It takes a matter of seconds for Brandy Marek to vaccinate someone against COVID-19.
By now, Marek has done this hundreds of times. A swipe with an alcohol pad to clean the skin, a squeeze of the arm, and some pressure to inject the vaccine into the muscle.
The simple shot is an emotional moment for many of the people who receive it. Many have spent the last year isolating in their homes, skipping family gatherings and church on Sundays to try and stay safe.
Marek, a firefighter and paramedic with the Victoria Fire Department, has vaccinated hundreds of people with their first doses of the COVID-19 vaccine. Soon, she’ll have vaccinated thousands. The 37-year-old is part of a team of Victoria health care workers who are the last piece in the vaccine distribution chain and the crucial final step to getting shots in arms. She and the dozens of other local vaccinators are still in the early days of the most ambitious vaccination effort in modern U.S. history. They’re tasked with getting a COVID-19 vaccine to every American adult who wants one and doing it as quickly as possible to curb the pandemic that has killed more than 470,000 Americans and upended the world.
The Pfizer and Moderna vaccines, both currently approved for emergency use in the U.S., offer excellent protection against serious disease caused by SARS-CoV-2. Clinical trials for both vaccines showed they prevented serious disease from COVID-19 about 95% and 94.1% of the time, respectively.
Marek is one of the fire department’s lead vaccinators, and in the coming months she’ll spend her days off “sticking” dozens of people a day at Victoria’s vaccine hub.
“Every person that has come and sat in my chair is so excited,” Marek said. “‘Cause I always tell them, your arm might be sore for a couple days, and they’re like ‘I don’t care.’ Everybody’s so happy.”
Marek remembers a woman crying as Marek vaccinated the woman’s father. For many, getting the shot feels like the first step forward after a long, isolating and uncertain year, Marek said.
Marek’s role as a vaccinator is part of the Victoria Fire Department’s plans to assume a greater responsibility as a public health agency. The department ran its first free flu shot clinic last year to bring vaccines to Victoria residents without homes or without stable income. The department hopes to offer similar clinics with the COVID-19 vaccine when it becomes available to the general public later this year, said Fire Chief Tracy Fox.
The excitement and relief that Marek gives people during vaccination days is a marked contrast from her work as a firefighter and paramedic. During her 48-hour shifts, Marek and her colleagues are tasked with responding to the full range of local emergencies and crises. For fires, car wrecks, heart attacks and more, Marek is responsible for getting to the scene as quickly as possible and rendering aid. She copes with the stress of her job by leaning on her colleagues, who are like family, she said, and her fiancé, a fellow first responder and a patrol sergeant with the Victoria County Sheriff’s Office.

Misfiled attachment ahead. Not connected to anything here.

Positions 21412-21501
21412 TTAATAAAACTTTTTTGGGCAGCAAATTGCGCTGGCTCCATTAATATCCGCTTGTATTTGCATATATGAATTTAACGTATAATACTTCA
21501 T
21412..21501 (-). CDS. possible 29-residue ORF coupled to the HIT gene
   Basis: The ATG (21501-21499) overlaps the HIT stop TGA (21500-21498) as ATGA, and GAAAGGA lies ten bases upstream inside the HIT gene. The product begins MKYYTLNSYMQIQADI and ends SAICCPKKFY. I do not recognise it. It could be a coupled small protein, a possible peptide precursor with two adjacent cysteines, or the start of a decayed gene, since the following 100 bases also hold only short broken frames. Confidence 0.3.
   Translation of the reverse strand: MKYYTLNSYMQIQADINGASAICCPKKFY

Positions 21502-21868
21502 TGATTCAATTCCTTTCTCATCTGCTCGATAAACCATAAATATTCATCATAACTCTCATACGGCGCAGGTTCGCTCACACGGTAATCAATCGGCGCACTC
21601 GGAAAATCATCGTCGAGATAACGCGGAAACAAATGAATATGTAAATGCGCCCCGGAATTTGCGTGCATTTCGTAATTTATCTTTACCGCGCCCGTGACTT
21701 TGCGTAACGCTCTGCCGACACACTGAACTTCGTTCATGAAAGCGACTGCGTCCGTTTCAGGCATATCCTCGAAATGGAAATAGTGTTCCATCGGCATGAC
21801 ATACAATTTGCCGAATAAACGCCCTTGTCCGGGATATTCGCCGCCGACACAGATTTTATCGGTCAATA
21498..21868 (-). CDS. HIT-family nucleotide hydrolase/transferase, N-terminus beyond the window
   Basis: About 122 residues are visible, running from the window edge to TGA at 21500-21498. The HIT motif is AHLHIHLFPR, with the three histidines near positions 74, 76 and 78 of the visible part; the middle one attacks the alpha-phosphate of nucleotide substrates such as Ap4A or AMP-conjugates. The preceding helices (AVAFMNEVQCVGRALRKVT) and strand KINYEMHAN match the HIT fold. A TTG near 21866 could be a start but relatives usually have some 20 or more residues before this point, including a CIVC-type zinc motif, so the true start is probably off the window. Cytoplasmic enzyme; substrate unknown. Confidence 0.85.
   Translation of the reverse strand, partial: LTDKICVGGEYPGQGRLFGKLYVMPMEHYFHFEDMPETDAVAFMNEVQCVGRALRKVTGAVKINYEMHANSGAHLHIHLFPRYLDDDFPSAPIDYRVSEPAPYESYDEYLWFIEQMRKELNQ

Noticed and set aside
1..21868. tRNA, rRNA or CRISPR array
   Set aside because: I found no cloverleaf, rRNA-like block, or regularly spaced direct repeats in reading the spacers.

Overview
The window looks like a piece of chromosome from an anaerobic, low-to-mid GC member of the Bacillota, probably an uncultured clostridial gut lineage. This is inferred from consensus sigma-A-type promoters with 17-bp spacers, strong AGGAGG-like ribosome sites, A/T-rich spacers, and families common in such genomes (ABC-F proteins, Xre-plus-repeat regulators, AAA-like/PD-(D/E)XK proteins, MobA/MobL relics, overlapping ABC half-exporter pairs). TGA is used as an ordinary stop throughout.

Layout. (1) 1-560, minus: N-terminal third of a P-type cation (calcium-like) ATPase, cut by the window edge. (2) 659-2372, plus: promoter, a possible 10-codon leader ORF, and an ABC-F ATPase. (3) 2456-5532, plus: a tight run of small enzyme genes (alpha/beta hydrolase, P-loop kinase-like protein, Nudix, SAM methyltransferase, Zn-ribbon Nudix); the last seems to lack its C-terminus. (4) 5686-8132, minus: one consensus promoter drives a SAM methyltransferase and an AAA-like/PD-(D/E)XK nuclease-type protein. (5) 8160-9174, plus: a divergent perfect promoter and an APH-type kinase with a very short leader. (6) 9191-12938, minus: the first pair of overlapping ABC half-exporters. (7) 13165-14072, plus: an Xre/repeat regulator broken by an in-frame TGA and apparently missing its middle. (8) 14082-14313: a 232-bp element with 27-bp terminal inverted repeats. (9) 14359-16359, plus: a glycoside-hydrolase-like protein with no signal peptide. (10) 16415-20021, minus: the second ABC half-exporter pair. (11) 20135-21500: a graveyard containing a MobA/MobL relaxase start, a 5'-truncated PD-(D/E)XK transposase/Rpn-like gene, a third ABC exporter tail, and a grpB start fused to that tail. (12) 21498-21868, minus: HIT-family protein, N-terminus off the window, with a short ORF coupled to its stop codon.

When Marek joined the department, she was the first woman hired as a firefighter at the department in 19 years. Since then, multiple women have joined the fire department’s team, including some whom Marek has trained as an instructor with Victoria College’s EMS program. After seven years with the fire department, Marek is marked with the memories of difficult calls and emergencies that Marek has responded to, like the first time she responded to a car fire, or moments when she’s had to care for people she knows, like her friends’ parents. Over the years, Marek said she’s learned to be patient, and to respond to every call not looking at it like a job, but as if the person needing help could be her grandma or mom.
“To them it may be the worst day of their life. To me it may just be like, ‘You just stubbed your toe, you’re fine,’” she said laughing. “But I can’t think like that. Because I don’t know what they’re going through.”
As Marek and her fellow paramedics spend the coming months vaccinating thousands of people every week, she said she’s prepared to share her own experience getting both doses of the vaccine. Marek was a little nervous to get her first dose of the COVID-19 vaccine when she received it in December. It helped to do her own research, she said, and talk to her colleagues who had decided to get the vaccine.
“Part of it was, I deal with COVID-positive people regularly at work, so of course I want to protect myself and my family,” Marek said. “But also, I want to do something good. I’m here trying to care for these people. I want them to protect themselves, so I need to do the same.”
For more of the Advocate’s coverage of the COVID-19 vaccine rollout, read ‘A feeling of hope’: Frontline workers describe getting the first doses of the COVID-19 vaccine and Asked and answered: Readers’ most common questions about the COVID-19 vaccines.